Wales’s Architectural Heritage.
‘For too long Wales has been reluctant to take pride in some of the best examples of its native architecture,’ so says Huw Edwards in his foreword to a new book from Y Lolfa, and the architecture to which he is referring is that of the Welsh Chapel. The truth of his statement is echoed within this lovely book simply called Capeli-Chapels, where every page displays the highly individual and unmistakeably Welsh character of its Chapels. Though many, in a way, have been eclipsed by modern, secular life, they remain standing, nonetheless, as a powerful testament to the nation’s spirit.
Manchester artist Tim Rushton, travelled Wales, capturing images of a remarkable one hundred and twenty chapels, and has created, in this book, a piece of beautifully conceived heritage art. From the smallest and humblest building to the biggest and most ornate, every one of the sizeable plates capture in their clarity the differences between them, from the subtle to the obvious. Some strike one as being a standard shape of building, but look again and one may see the variations are in the type of doors and the number and shape of the windows, or the designs of the decorative paintwork. Some of them are small, almost cottage like with a pitched roof, and window either side of a central door. We learn from the excellent background notes in the book, provided by the Royal Commission on the Ancient and Historic Monuments of Wales that this style is the ‘Gable-Entry’ and that others with wide frontages, often deep-stepped and pillared, may on entering prove to be ‘Long-Wall’ where the pulpit faced crosswise to a wide semi-circle of congregation. We also discover why the earliest of them is the plainest and that much of the variety is down to the fact that the practising faiths varied : Baptist, Methodist, Unitarian, Moravian, Plymouth Brethren and Quakers and more still. These variations in faith, account for why in any town or small village in Wales there will be more than one chapel where hundreds of people attended at their particular favourite on Sunday.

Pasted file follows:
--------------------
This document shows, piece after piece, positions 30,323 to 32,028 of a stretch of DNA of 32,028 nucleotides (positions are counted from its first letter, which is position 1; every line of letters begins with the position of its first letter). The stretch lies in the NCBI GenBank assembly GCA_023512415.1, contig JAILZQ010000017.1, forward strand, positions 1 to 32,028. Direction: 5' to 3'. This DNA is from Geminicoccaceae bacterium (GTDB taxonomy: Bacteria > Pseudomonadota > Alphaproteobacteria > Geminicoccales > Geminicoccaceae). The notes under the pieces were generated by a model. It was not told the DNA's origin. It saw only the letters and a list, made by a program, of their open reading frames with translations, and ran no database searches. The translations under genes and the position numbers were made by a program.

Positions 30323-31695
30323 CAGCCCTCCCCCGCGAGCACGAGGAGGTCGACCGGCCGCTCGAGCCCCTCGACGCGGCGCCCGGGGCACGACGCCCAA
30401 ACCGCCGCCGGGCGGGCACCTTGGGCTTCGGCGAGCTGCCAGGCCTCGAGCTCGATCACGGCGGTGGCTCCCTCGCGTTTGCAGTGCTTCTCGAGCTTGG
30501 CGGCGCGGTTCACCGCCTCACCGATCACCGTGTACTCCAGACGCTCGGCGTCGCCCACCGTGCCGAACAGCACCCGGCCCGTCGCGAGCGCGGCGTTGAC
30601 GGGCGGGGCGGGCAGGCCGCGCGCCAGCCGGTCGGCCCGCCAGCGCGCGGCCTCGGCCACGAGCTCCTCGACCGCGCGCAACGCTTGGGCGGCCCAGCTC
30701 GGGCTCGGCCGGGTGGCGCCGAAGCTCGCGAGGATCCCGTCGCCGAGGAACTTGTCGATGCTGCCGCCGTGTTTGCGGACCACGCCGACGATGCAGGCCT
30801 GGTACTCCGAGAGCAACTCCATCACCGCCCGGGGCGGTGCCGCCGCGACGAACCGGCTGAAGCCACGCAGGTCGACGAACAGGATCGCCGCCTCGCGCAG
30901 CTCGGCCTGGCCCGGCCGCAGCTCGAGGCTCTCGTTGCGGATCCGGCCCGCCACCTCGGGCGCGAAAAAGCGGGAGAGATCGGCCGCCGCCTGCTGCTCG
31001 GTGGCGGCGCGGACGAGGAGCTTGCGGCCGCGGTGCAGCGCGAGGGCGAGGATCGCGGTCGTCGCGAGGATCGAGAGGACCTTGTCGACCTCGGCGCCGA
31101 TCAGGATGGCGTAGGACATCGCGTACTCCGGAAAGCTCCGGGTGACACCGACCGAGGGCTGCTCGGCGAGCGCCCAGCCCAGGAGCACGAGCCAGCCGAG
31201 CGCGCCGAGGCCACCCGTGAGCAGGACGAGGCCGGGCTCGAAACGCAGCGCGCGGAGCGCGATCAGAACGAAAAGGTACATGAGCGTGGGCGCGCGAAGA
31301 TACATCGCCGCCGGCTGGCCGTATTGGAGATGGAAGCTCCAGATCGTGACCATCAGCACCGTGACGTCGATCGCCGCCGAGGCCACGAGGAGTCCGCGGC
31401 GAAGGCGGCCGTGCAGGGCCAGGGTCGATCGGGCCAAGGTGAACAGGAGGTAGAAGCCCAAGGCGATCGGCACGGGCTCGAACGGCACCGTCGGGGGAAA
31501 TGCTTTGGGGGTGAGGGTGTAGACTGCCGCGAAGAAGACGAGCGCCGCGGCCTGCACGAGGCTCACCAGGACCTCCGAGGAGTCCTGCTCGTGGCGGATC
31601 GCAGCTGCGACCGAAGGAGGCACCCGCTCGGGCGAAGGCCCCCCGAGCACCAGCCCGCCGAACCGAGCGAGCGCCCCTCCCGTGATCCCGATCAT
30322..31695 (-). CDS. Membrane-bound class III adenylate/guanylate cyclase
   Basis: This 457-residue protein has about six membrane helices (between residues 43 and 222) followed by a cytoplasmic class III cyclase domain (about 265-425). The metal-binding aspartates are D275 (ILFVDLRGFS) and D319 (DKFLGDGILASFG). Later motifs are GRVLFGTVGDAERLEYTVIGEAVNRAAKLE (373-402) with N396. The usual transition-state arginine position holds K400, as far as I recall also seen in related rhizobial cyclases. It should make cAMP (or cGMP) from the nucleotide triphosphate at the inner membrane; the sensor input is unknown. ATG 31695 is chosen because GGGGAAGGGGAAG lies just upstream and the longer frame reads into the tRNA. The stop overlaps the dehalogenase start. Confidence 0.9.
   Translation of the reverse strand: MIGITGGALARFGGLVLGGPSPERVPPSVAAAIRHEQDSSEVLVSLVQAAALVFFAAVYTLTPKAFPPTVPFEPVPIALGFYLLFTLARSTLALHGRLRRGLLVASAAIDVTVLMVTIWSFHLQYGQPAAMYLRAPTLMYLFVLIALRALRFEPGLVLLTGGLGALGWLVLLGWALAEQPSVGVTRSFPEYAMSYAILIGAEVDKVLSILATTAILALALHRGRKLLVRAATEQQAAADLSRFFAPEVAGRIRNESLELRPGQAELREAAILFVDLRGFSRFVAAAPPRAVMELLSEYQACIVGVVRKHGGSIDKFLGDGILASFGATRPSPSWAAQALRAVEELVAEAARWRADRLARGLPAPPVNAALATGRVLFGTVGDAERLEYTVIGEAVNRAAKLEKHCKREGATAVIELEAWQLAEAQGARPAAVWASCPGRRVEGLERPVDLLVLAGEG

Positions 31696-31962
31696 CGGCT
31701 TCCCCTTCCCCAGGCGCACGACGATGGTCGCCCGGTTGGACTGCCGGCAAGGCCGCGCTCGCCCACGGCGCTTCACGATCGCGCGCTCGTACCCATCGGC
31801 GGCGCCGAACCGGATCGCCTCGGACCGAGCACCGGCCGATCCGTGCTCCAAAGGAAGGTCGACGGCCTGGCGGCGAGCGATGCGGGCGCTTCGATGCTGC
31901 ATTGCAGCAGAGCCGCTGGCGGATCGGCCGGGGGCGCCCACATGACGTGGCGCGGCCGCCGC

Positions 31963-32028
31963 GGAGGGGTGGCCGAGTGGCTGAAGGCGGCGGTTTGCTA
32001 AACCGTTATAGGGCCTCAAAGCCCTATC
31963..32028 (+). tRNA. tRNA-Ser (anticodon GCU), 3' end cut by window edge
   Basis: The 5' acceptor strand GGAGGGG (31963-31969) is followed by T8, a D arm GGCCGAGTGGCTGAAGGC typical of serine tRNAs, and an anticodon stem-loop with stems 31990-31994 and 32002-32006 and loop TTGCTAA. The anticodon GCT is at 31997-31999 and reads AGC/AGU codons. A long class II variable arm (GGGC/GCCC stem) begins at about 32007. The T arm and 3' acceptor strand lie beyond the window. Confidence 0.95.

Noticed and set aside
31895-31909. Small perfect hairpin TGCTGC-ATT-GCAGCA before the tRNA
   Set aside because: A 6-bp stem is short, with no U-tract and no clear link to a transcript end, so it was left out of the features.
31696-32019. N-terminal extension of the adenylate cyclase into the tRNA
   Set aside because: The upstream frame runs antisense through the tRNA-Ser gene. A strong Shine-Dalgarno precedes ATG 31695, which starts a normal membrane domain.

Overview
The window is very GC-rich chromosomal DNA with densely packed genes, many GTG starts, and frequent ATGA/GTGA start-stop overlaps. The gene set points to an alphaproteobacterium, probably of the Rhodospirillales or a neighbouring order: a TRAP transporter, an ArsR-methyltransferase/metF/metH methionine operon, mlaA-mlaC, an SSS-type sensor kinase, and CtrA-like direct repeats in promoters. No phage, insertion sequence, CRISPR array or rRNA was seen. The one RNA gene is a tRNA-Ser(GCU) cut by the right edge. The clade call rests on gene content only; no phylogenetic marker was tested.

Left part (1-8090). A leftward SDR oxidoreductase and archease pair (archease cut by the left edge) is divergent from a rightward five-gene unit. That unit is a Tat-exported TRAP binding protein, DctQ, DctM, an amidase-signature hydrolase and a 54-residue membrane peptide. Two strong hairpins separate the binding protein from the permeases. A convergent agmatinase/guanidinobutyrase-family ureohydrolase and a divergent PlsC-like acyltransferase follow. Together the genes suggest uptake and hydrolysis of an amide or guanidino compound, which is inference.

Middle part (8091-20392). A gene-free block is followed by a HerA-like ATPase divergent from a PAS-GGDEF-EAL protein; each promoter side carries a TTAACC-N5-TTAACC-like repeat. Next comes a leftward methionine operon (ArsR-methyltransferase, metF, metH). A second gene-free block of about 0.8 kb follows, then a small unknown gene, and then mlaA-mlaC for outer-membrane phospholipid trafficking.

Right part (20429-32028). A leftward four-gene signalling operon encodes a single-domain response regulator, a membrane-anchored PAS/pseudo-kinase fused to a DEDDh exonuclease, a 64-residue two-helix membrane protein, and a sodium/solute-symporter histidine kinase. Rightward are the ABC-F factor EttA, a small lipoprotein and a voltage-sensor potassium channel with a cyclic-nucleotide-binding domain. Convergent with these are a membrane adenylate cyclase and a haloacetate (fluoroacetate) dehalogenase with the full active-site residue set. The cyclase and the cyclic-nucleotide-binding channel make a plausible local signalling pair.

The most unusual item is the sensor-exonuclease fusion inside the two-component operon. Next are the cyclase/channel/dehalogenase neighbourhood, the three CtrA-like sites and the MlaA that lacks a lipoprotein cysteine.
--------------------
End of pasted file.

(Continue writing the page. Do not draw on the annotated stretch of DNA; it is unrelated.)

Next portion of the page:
Not every example of chapels is a beauty, but they are all interesting and there are some stunners in this book. Their importance is not only that they are examples of Welsh native architecture, but that they are a major part of the socio/spiritual history of all the communities in which they are sited.
Capeli-Chapels by Tim Rushton is published by www.ylolfa.com